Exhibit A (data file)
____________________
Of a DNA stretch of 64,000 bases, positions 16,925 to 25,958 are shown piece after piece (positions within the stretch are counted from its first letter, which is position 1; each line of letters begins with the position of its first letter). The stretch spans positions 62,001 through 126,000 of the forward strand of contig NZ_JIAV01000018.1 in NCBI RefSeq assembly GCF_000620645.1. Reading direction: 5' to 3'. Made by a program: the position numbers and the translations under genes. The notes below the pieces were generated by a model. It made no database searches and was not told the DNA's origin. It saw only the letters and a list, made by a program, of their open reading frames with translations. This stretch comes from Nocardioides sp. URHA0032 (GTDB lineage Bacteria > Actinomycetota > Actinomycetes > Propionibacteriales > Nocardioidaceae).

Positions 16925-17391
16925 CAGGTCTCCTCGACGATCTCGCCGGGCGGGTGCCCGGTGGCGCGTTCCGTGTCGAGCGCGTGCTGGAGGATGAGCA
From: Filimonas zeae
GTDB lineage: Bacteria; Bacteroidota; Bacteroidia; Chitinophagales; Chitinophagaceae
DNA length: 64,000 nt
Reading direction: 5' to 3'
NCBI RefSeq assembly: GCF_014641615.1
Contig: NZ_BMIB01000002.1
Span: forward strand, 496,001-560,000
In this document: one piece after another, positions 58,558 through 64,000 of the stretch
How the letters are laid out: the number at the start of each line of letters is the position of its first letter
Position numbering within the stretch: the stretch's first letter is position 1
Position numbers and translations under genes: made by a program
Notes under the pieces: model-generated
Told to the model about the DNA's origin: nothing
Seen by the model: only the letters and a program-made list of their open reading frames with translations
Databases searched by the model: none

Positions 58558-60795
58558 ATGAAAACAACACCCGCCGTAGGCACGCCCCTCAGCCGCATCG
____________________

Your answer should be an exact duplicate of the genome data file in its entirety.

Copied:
Of a DNA stretch of 64,000 bases, positions 16,925 to 25,958 are shown piece after piece (positions within the stretch are counted from its first letter, which is position 1; each line of letters begins with the position of its first letter). The stretch spans positions 62,001 through 126,000 of the forward strand of contig NZ_JIAV01000018.1 in NCBI RefSeq assembly GCF_000620645.1. Reading direction: 5' to 3'. Made by a program: the position numbers and the translations under genes. The notes below the pieces were generated by a model. It made no database searches and was not told the DNA's origin. It saw only the letters and a list, made by a program, of their open reading frames with translations. This stretch comes from Nocardioides sp. URHA0032 (GTDB lineage Bacteria > Actinomycetota > Actinomycetes > Propionibacteriales > Nocardioidaceae).

Positions 16925-17391
16925 CAGGTCTCCTCGACGATCTCGCCGGGCGGGTGCCCGGTGGCGCGTTCCGTGTCGAGCGCGTGCTGGAGGATGAGCA
From: Filimonas zeae
GTDB lineage: Bacteria; Bacteroidota; Bacteroidia; Chitinophagales; Chitinophagaceae
DNA length: 64,000 nt
Reading direction: 5' to 3'
NCBI RefSeq assembly: GCF_014641615.1
Contig: NZ_BMIB01000002.1
Span: forward strand, 496,001-560,000
In this document: one piece after another, positions 58,558 through 64,000 of the stretch
How the letters are laid out: the number at the start of each line of letters is the position of its first letter
Position numbering within the stretch: the stretch's first letter is position 1
Position numbers and translations under genes: made by a program
Notes under the pieces: model-generated
Told to the model about the DNA's origin: nothing
Seen by the model: only the letters and a program-made list of their open reading frames with translations
Databases searched by the model: none

Positions 58558-60795
58558 ATGAAAACAACACCCGCCGTAGGCACGCCCCTCAGCCGCATCG